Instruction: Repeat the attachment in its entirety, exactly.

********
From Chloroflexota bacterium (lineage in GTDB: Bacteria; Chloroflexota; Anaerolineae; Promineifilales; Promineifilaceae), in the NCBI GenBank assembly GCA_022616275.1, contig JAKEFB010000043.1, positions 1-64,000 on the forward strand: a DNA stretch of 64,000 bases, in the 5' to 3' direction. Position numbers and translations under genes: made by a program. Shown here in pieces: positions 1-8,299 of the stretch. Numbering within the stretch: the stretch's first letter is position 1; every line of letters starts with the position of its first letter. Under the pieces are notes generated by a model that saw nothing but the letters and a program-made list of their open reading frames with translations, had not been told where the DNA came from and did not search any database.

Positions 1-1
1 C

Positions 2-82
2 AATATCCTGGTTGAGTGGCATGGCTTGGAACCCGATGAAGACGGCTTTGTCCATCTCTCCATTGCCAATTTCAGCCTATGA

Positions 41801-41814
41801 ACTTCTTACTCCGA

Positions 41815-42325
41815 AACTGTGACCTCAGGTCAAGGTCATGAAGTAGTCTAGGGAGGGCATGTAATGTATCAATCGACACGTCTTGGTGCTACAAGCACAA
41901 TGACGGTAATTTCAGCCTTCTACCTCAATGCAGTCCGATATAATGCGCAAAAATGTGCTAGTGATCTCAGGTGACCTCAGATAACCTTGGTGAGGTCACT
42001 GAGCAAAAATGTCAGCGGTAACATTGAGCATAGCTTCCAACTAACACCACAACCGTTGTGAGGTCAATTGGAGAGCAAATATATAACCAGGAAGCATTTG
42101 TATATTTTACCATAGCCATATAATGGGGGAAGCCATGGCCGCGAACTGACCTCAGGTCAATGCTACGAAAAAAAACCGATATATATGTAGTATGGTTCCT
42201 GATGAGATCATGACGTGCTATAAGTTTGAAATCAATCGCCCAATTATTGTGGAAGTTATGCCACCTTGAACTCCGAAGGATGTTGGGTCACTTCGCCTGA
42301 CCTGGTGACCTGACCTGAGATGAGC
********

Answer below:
From Chloroflexota bacterium (lineage in GTDB: Bacteria; Chloroflexota; Anaerolineae; Promineifilales; Promineifilaceae), in the NCBI GenBank assembly GCA_022616275.1, contig JAKEFB010000043.1, positions 1-64,000 on the forward strand: a DNA stretch of 64,000 bases, in the 5' to 3' direction. Position numbers and translations under genes: made by a program. Shown here in pieces: positions 1-8,299 of the stretch. Numbering within the stretch: the stretch's first letter is position 1; every line of letters starts with the position of its first letter. Under the pieces are notes generated by a model that saw nothing but the letters and a program-made list of their open reading frames with translations, had not been told where the DNA came from and did not search any database.

Positions 1-1
1 C

Positions 2-82
2 AATATCCTGGTTGAGTGGCATGGCTTGGAACCCGATGAAGACGGCTTTGTCCATCTCTCCATTGCCAATTTCAGCCTATGA

Positions 41801-41814
41801 ACTTCTTACTCCGA

Positions 41815-42325
41815 AACTGTGACCTCAGGTCAAGGTCATGAAGTAGTCTAGGGAGGGCATGTAATGTATCAATCGACACGTCTTGGTGCTACAAGCACAA
41901 TGACGGTAATTTCAGCCTTCTACCTCAATGCAGTCCGATATAATGCGCAAAAATGTGCTAGTGATCTCAGGTGACCTCAGATAACCTTGGTGAGGTCACT
42001 GAGCAAAAATGTCAGCGGTAACATTGAGCATAGCTTCCAACTAACACCACAACCGTTGTGAGGTCAATTGGAGAGCAAATATATAACCAGGAAGCATTTG
42101 TATATTTTACCATAGCCATATAATGGGGGAAGCCATGGCCGCGAACTGACCTCAGGTCAATGCTACGAAAAAAAACCGATATATATGTAGTATGGTTCCT
42201 GATGAGATCATGACGTGCTATAAGTTTGAAATCAATCGCCCAATTATTGTGGAAGTTATGCCACCTTGAACTCCGAAGGATGTTGGGTCACTTCGCCTGA
42301 CCTGGTGACCTGACCTGAGATGAGC